Graphic designer Charlotte McBride talks about how her greatest strength turned into a weakness so big, she delivered 6 months' worth of bad projects.
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Ashley Stryker [00:00:01] Welcome to the Professional Confessional: How the biggest mistakes we've ever made fundamentally changed our work, our careers, and our approach forever. Gain wisdom and perspective through these audio absolutions.
Ashley Stryker [00:00:21] Today's guest is Charlotte McBride, a professional designer whose greatest professional mistake was once her best asset: The ability to quickly complete her projects... maybe too quickly.
Charlotte McBride [00:00:34] My mistake was rushing. We think about rushing, but it doesn't occur to us that it's ever a bad thing. It's always, we should work quickly and efficiently and fast and get it done.
Charlotte McBride [00:00:44] I grew up very much where I was like, "Oh, you're so fast." And it was very much seen as a compliment. So I adjusted to being oh, being fast means I'm doing good, which is not always the case. So I got into college, and being quick wasn't an issue.
Charlotte McBride [00:01:05] But then, I got an internship that I did for two and a half years at the college that I went to, for our College of Business. Largely what I did, I did the college blog, and then I did... We had these TVs in the building, we call them TV rotators, that we'd have announcements going on. And I would design those. I would do social media graphics. We would do print publications. I think the biggest project I did while I was there was a thing called the Business Bulletin, which was a document that went out to all of the alumni to get donations and stuff for the college.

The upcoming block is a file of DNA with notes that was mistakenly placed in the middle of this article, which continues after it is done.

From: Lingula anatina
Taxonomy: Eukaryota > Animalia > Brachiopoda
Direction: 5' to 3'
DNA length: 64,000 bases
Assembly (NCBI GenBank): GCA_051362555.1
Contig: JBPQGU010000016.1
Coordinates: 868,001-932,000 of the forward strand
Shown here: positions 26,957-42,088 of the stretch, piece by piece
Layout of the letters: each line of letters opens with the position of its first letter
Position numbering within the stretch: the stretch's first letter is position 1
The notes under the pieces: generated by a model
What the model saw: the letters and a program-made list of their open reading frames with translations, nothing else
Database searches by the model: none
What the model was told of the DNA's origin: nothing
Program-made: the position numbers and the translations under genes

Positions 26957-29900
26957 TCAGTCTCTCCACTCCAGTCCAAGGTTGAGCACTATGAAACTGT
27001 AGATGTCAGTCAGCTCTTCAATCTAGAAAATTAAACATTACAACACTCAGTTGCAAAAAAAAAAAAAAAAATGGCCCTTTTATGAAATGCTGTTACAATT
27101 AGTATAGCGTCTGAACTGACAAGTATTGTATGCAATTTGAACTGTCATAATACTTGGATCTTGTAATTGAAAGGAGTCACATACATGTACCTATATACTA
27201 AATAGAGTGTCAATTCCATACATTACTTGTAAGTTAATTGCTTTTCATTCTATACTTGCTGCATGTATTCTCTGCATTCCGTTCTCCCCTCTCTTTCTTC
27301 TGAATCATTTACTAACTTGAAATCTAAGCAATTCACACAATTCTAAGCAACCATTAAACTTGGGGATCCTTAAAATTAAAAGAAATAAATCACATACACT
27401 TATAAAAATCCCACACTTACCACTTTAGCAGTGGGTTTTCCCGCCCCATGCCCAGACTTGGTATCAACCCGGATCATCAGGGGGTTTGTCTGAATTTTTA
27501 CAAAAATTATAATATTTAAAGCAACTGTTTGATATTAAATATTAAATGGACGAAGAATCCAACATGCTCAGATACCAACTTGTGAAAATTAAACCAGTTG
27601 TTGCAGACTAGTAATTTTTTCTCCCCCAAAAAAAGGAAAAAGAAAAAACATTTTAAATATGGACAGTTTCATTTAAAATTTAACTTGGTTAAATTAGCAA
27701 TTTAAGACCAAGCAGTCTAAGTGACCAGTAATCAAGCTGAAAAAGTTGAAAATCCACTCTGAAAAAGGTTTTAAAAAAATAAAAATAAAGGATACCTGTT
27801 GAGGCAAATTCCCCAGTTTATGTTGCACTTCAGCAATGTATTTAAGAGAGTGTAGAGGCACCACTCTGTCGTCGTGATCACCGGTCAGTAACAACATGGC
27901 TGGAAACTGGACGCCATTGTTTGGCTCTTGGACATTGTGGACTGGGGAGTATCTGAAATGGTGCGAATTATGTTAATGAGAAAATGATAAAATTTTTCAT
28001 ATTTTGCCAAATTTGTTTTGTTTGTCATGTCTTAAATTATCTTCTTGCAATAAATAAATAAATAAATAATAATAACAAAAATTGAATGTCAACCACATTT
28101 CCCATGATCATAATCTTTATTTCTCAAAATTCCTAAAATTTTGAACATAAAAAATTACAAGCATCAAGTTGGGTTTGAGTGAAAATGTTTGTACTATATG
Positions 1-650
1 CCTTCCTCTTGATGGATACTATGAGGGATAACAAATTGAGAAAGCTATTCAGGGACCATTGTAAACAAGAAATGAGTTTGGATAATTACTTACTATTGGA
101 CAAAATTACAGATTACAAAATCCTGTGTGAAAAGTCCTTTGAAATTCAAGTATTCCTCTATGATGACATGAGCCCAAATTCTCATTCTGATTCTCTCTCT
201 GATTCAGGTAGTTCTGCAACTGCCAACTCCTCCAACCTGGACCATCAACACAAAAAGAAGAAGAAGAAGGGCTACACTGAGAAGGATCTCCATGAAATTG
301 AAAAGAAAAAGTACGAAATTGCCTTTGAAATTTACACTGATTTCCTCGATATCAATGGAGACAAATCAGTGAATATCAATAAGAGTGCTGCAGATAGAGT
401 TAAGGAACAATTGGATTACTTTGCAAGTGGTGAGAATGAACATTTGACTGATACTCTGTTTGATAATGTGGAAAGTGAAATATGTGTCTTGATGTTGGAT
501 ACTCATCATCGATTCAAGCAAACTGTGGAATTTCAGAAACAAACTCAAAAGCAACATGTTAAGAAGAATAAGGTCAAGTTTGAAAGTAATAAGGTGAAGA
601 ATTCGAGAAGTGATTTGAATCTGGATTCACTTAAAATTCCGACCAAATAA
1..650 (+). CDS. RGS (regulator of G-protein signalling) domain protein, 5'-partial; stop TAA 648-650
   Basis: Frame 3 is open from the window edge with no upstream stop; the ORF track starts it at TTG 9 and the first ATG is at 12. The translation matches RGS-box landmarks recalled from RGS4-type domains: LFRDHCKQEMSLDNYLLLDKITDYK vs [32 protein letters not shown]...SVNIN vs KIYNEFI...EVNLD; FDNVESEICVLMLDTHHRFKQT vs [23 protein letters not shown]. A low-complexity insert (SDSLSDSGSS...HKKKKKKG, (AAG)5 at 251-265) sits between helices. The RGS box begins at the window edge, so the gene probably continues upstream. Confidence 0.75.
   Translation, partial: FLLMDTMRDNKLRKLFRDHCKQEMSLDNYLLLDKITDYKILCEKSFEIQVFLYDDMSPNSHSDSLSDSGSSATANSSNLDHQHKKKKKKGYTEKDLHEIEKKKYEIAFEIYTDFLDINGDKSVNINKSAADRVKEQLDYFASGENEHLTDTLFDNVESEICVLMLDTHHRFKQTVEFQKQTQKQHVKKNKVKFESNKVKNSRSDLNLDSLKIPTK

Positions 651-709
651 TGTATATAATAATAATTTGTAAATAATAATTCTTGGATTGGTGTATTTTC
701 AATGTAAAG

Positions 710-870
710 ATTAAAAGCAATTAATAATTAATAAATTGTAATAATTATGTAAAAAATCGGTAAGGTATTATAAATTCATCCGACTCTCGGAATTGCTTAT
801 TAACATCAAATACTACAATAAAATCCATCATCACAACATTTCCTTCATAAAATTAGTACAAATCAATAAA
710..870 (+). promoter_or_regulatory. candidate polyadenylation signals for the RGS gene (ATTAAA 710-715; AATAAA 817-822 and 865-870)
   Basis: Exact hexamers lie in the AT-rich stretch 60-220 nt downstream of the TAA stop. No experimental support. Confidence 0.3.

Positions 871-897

Charlotte McBride [00:01:40] I was an intern underneath the director of marketing. She was great. I super love her. Everything I know how to do was because of her.
Charlotte McBride [00:01:48] As much as I love her, she's not very good about confrontation. She doesn't really like talking to people about things that they can change, because she just doesn't want them to feel like she doesn't want them to feel bad -- which I totally get.
Charlotte McBride [00:02:04] About six months after I started working with her, she sent me an email. It was just, essentially, "You need to be paying... You need to do, like, a final review before you send these to me, slow it down, make these designs a little better."
Charlotte McBride [00:02:17] I just felt this sinking feeling and had to try to stop myself from crying there in the office because it was just, like, I really looked up to her and she was my boss and I didn't want to disappoint her. I felt like I had, and it was really tough and it was there. That day was a really tough day. It was actually pretty crushing for young me.
Charlotte McBride [00:02:36] Something I struggle with still is the criticism. It is really hard to separate you from the stuff that you make because things that you make feels like your art. And so, when somebody critiques your art, it feels like in turn, they're critiquing you, which that's not... That's not the case at all.
Ashley Stryker [00:02:57] As a writer, I feel you. I have the same problem.